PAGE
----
Concerns About Towing With a Step Bumper vs. Receiver Hitch

There are some critical differences between the issues with the step bumper that you may not encounter with a receiver hitch. While both hitch types can experience issues, a bumper hitch can exacerbate concerns. Tongue weight should be 10 - 15% of the loaded trailer weight.

The Durability of the Bumper

If you plan to tow with a bumper hitch ball, it is essential to ensure that the bumper is rated for the weight you plan to tow. Regardless, towing with a step bumper will put more pressure and strain on the rear bumper of your SUV or truck, so be sure that you are willing to live with the possibility of a serious repair if you tow too much weight.

Lack of Wiring Harness/Safety Chains

Many step bumpers are not intended for towing, so the truck needs to be equipped with a wiring harness. While there are aftermarket wiring kits that are easy to install, this is still an extra expense typically attached to towing with a bumper rather than a receiver.

With a ball hitch fastened to a step bumper, there is no easy place to hook up safety chains. Typically, safety chains will hook up to the underside of the receiver hitch, but with an SUV or older truck, there may not be an apparent location to hook the trailer chains to the tow vehicle. (Please note that safety chains are essential in almost every towing experience. Should the coupler become disengaged from the ball, the chains can help keep the trailer connected so that emergency maneuvering can be performed.

The Height of the Bumper

The major disadvantage of a step bumper pull is that the hitch ball is situated at the height of the truck’s rear bumper. This height may not be the best height to pull your trailer. A receiver hitch with an adjustable ball drop (rise) can allow you to raise or lower the ball so that trailer always rides level with the tow vehicle.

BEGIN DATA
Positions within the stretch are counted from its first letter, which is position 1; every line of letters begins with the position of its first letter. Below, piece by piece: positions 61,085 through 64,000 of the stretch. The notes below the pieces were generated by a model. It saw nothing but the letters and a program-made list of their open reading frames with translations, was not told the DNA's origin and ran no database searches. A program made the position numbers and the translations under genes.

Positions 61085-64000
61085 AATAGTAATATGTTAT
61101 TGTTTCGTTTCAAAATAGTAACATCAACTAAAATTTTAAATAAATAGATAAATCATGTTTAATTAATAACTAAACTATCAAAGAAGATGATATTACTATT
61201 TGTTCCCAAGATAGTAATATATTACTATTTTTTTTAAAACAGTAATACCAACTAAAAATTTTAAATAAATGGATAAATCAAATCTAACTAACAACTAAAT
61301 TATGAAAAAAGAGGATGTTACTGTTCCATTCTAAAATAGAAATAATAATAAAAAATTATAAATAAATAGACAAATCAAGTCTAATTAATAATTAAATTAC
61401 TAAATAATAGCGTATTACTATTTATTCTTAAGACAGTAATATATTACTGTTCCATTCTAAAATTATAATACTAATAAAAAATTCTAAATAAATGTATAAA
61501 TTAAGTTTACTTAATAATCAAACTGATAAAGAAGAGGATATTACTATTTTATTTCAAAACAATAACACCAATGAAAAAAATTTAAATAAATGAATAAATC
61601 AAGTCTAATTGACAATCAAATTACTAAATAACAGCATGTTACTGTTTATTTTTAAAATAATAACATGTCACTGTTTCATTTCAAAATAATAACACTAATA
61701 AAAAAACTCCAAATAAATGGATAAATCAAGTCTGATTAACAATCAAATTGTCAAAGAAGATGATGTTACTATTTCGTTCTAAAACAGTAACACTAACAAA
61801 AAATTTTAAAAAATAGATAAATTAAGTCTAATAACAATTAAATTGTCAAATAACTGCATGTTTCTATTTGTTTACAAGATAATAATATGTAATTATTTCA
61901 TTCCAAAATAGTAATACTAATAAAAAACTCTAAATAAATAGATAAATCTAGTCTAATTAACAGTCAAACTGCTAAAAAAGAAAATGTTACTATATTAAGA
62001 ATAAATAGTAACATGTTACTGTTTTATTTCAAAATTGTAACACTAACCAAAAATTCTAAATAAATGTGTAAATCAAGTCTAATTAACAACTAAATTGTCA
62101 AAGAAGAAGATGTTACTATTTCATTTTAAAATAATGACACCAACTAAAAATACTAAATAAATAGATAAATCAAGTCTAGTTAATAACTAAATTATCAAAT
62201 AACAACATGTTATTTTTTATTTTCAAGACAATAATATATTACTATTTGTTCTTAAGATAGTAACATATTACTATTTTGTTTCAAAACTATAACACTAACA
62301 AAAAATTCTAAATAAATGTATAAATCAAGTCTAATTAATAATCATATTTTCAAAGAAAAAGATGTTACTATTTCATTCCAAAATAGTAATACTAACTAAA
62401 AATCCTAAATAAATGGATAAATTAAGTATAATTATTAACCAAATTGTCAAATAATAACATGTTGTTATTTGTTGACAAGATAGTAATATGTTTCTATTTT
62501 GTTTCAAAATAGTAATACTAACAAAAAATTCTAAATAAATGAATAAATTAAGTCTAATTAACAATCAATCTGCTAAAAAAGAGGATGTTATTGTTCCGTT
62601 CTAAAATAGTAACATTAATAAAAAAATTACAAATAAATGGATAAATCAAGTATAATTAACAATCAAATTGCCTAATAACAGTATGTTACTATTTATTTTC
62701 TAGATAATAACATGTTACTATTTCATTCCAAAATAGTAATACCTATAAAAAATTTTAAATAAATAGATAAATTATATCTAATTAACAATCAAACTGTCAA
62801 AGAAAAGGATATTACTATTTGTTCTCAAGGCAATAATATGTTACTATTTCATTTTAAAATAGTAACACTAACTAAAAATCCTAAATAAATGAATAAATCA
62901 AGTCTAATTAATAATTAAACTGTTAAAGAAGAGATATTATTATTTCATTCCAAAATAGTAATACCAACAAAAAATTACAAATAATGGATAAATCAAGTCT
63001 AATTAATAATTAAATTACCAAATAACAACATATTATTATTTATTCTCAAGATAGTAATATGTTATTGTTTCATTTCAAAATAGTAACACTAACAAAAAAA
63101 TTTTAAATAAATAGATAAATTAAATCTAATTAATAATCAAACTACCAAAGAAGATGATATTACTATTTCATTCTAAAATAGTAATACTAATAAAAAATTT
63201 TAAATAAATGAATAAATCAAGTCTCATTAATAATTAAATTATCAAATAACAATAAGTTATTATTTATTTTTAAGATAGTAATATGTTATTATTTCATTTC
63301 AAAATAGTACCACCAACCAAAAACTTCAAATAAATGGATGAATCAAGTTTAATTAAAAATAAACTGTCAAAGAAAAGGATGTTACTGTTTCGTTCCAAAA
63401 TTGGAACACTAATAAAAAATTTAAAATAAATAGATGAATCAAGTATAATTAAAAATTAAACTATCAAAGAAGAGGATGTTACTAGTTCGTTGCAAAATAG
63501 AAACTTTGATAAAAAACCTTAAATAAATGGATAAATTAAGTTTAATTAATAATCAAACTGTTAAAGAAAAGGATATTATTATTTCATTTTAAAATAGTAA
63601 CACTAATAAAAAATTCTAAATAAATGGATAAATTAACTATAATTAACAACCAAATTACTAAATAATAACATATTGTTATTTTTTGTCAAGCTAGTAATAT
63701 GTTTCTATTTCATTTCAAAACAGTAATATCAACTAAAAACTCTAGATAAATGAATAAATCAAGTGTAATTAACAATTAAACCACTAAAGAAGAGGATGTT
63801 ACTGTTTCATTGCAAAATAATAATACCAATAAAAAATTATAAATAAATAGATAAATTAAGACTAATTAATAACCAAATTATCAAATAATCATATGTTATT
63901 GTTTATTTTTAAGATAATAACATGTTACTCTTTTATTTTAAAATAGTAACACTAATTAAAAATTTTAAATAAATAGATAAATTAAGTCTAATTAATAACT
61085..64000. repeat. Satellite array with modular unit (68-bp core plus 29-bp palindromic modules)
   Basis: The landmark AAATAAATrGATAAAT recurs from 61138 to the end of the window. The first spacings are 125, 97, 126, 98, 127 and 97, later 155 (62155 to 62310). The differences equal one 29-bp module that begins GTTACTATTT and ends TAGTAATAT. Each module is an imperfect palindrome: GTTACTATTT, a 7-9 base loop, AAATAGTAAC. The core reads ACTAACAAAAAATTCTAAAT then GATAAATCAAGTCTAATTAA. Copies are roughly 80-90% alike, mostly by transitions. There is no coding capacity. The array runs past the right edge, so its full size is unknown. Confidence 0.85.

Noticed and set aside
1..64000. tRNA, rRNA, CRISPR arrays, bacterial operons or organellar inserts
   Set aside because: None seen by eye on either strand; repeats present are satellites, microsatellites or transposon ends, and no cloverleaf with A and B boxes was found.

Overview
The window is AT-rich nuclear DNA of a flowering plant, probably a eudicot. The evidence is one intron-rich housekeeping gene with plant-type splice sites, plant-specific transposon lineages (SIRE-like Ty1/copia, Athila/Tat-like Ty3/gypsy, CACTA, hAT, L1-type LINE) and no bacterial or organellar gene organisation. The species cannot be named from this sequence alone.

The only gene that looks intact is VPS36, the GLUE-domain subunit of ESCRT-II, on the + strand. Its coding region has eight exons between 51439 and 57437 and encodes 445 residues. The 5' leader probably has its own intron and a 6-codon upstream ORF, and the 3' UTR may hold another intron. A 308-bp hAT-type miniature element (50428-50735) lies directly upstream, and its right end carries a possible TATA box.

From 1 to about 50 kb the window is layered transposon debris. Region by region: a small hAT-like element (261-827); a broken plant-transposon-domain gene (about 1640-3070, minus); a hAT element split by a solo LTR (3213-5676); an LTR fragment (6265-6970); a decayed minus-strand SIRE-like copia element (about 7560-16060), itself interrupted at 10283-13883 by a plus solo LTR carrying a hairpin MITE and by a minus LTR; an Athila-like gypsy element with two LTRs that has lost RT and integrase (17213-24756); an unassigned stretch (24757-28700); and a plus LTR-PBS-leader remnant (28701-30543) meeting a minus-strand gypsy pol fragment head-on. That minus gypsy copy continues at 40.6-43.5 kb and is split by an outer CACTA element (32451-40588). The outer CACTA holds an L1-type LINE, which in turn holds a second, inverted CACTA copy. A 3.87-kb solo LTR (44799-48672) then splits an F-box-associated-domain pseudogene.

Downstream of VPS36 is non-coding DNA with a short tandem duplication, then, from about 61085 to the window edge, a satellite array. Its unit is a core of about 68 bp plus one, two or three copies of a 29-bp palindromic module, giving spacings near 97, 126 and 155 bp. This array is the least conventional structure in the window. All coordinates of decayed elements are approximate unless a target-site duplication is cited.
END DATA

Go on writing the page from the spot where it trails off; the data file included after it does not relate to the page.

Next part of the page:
Towing a trailer at an angle can produce excess strain on the tow vehicle’s rear axle. If the trailer tongue is angled down, the front of the trailer is too heavy and may respond less easily to commands. A heavy trailer tongue pushes down on the truck’s rear, lifting the front, and reducing the truck’s front steering capabilities. A level trailer tongue will balance the weight over all four wheels and help steering and braking.

If the tongue is angled up, the trailer tongue weight is too light, and trailer sway is often the result. (Trailer sway is the number one reason for lightweight trailer accidents. According to the NHTSA, over 55,000 accidents involving small trailers happen annually).

Steering Is Less Capable

When using a step bumper, the trailer tongue is situated directly behind the truck’s tailgate with virtually no room to spare. Varying on the trailer model, steering with a ball mounted on a bumper is not as easy, and you have to be careful that the corner of the trailer does scrape against the tow vehicle’s backside. (This is typically found when trying to back the trailer into a tight spot. Sooner or later, you will likely “kiss” your rear bumper).

How Much Do Step Bumpers Or A Receiver Hitch Cost?

Aftermarket step bumpers cost between $100 - $500, depending on the manufacturer and the composite materials. (Step bumpers can be fashioned from modeled plastic, steel, or chrome). Receiver hitches will cost between $140 - $400 to install, depending on the labor charges involved. While installing a hitch can be done as a DIY project, it is probably just as easy to have a service center install it.

Does Installing a Receiver Hitch Void My Warranty?

Manufacturers cannot void your warranty when you install aftermarket components like a receiver hitch. However, you should ensure that you pull the correct gross trailer weight capacity with your hitch so you don’t give your manufacturer or insurance company a reason not to pay should something happen. (Ensure a certified technician installs your trailer hitch as an added safeguard).